TIME architecture

Washington Monument Reopens Almost 3 Years After Quake Damage

The damage to the 130-year-old, 555-foot-tall obelisk from an unusual 5.8-magnitude earthquake in 2011 has taken nearly three years of repairs that have totaled $15 million, half of which was donated by philanthropist David Rubenstein

The Washington Monument reopened Monday after three years of repairs and restoration following damage from a 2011 earthquake.

The monument was damaged when an unusual 5.8 magnitude earthquake affecting the capital sent vibrations to the very top of the 130-year old iconic obelisk, cracking the marble and sending debris raining down on tourists. Engineers worked for 33 months to restore the 555-foot structure, the Associated Press reports.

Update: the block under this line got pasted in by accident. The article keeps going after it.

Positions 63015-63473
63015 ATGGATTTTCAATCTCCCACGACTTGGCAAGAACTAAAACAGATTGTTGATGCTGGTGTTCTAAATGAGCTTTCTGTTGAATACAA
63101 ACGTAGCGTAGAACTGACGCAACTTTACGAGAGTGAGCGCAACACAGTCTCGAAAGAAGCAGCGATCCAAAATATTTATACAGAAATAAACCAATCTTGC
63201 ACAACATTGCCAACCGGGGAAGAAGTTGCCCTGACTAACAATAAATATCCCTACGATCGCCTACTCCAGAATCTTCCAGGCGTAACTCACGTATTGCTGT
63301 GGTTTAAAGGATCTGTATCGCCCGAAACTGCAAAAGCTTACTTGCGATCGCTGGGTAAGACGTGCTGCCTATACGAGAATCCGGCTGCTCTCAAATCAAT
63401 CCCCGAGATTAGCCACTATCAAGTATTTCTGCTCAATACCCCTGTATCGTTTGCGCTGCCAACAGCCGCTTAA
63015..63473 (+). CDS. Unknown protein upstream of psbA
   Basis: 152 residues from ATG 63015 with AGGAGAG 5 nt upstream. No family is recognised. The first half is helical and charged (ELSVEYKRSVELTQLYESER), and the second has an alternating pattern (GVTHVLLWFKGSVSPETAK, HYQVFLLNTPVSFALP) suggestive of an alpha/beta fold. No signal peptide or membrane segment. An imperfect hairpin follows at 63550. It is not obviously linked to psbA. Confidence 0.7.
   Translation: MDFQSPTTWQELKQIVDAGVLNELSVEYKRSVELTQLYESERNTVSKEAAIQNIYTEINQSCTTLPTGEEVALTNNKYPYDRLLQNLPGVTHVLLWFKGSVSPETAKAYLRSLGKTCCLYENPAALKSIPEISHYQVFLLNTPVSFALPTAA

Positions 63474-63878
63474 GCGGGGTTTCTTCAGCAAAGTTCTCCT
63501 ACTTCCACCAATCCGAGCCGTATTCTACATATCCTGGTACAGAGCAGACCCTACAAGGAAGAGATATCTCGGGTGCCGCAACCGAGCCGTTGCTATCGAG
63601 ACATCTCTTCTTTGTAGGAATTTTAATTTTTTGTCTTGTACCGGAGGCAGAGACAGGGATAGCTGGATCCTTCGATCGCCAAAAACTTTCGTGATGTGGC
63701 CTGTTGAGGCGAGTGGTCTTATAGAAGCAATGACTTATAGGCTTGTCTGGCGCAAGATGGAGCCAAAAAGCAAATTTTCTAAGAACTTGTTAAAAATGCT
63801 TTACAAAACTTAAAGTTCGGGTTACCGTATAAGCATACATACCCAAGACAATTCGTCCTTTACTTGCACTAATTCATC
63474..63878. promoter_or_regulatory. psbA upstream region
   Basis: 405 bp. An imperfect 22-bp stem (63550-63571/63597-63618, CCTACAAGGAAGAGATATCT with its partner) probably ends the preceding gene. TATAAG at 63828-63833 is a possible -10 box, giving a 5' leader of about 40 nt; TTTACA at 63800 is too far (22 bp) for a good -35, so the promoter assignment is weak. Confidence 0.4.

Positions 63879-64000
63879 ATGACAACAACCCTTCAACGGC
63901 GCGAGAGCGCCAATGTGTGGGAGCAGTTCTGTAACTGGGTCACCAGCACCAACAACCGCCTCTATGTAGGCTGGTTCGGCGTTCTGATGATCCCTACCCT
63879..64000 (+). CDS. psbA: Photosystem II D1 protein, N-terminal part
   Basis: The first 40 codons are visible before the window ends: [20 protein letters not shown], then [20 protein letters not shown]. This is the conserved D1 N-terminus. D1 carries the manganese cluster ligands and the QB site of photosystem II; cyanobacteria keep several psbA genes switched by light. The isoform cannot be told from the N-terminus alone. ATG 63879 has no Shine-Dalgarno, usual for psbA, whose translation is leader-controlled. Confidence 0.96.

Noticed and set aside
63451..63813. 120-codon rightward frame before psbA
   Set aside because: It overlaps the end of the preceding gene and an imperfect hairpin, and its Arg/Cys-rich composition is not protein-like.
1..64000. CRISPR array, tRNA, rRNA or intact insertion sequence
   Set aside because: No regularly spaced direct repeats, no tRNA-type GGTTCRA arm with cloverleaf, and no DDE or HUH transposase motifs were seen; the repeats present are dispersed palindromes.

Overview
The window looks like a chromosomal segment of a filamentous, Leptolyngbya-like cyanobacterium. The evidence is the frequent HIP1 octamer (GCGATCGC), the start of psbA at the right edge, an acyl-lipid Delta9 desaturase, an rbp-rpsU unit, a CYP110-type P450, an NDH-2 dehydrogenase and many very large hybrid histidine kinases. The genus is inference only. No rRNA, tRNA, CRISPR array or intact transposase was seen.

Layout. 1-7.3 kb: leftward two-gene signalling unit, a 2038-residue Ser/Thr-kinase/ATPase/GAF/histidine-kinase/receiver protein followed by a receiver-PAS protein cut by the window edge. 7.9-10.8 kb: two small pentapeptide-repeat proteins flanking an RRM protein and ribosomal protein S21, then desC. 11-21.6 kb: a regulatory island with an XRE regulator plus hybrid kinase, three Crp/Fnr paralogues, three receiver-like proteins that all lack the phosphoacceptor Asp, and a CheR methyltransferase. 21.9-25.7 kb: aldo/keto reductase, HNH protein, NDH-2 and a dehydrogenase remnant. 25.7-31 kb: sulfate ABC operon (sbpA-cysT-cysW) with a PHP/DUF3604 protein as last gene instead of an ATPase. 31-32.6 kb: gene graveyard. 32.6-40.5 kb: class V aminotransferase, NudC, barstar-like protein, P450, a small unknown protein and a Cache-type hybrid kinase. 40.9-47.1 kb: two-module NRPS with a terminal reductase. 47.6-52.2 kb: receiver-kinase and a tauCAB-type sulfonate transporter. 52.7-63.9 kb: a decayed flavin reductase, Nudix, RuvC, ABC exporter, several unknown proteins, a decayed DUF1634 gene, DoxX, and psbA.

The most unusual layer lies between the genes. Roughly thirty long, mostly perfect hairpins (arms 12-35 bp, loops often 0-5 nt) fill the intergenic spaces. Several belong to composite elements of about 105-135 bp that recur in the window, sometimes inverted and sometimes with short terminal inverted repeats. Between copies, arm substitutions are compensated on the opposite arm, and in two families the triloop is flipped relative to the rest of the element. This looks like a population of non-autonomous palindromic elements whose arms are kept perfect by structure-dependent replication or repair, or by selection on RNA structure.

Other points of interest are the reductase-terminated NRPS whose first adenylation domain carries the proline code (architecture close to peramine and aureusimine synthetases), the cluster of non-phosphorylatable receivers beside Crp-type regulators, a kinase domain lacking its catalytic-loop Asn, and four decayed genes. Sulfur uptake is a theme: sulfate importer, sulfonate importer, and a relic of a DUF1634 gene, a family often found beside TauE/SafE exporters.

The restoration cost $15 million, but $7.5 million was donated by philanthropist David Rubenstein.

“The construction of the Washington Monument began in 1848 when private citizens raised money to build a memorial to honor our nation’s first president, and now it has been repaired thanks in part to the generosity of another private citizen, David Rubenstein, and the efforts of the Trust for the National Mall,” Secretary of the Interior Sally Jewell said in a statement. “This enduring spirit of public-private partnerships has made it possible for visitors to once again enjoy the Monument and its unmatched view of Washington, D.C.”

Rubenstein told the AP that the monument “symbolizes many things for our country — the freedoms, patriotism, George Washington, leadership. So it’s been moving to see how many people are affected by it.”

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